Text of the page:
Here is a definition from Investopedia.

A series of tasks to produce a desired outcome, usually involving multiple participants and several stages in an organization. Workflow describes the sequential steps that comprise a work process in the business environment. In its most comprehensive form, workflow includes the procedures, people and tools involved in each step of a business process. Workflow may either be sequential, with each step contingent upon completion of the previous one, or parallel, with multiple steps occurring simultaneously.

The accuracy or adequacy of this definition--for workflow--may beg for debate or discussion, especially as it applies to new-home and new residential neighborhood design, development, construction, marketing, and selling.

Still in all, it is the single umbrella under which all of the manageable proficiencies and solvable challenges for home builders get cover.

The challenge of all of our organizations--if they are going to survive and thrive as economically sound going-concerns--is do more with less. No, that's only partly true. It's actually do much more with much less.

Workflow--which is ultimately made up of dollar-value resources of people, time, materials, equipment and overheads--becomes a key point of focus if there's a chance in hell of "doing much more with much less."

Economic constraints, and namely, the people with the aim and at least most of the means to become new homeowners, demand it.

Here now is fresh thought on how many of our organizations work from a decision-chain management standpoint. The author, Harvard Business Review contributor Vineet Nayar, is focusing on a change in leadership mindset, and organization, but the implications have everything to do with the way work gets conceptualized, productized, developed, done, and delivered. In other words, workflow. How would this challenge map to what gets managed at home building organizations and operations?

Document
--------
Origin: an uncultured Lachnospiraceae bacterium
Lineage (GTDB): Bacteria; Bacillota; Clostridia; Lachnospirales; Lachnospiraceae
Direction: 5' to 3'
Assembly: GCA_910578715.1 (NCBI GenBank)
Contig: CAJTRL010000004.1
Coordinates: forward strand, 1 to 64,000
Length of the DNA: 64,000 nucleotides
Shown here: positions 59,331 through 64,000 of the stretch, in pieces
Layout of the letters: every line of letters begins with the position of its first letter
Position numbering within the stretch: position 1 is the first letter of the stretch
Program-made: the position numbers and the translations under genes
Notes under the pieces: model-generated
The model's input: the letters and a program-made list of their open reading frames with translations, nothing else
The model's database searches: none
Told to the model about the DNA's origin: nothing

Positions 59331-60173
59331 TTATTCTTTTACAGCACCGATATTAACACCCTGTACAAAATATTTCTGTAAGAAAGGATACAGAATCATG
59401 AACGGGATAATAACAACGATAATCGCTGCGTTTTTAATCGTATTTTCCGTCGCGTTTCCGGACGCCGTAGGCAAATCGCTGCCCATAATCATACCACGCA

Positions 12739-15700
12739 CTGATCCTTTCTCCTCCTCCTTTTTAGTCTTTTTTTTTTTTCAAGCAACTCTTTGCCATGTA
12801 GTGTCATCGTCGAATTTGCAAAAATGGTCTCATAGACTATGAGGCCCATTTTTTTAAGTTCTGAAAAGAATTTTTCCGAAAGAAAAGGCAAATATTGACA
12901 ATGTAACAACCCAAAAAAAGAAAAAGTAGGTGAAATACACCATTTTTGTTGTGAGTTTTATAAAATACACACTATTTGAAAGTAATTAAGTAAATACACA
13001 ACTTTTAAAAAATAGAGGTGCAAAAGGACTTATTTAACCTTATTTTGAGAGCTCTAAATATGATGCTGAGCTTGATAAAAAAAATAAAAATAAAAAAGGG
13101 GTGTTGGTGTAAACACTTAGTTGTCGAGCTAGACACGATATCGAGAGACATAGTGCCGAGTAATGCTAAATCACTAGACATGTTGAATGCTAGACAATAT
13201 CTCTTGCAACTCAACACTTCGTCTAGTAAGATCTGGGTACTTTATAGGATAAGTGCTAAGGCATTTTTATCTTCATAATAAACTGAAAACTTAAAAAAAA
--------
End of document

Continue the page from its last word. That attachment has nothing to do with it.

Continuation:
New organizations that produce more for less.
New organizations that produce more for less.

Instead of a hub-and-spoke system, picture a racing track where each driverless team can compete successfully on the basis of four fundamentals:

  1. Overlapping goals. Goals will have significant overlaps; each individual and each team understands that they are pursuing one collective organizational goal.
  2. Role linkages. Each individual, team, and function will play a distinct role in the race while also supporting each other’s roles. Every individual has to be clear about how the individual, team, and organizational roles are linked.
  3. Constant collaboration. At the foundation of this model is the fact that no one individual or team can win the race alone. They will win only if they play their roles to perfection and help others that they’re linked to.
  4. Continuous reinvention. Teams will continuously process new data, creating a landscape of learning and realignment across levels.

Would love to hear your thoughts, especially as many of us believe our workflows belong in "sacred cow" territory, where if you take something away from it, then less gets done. How true is that?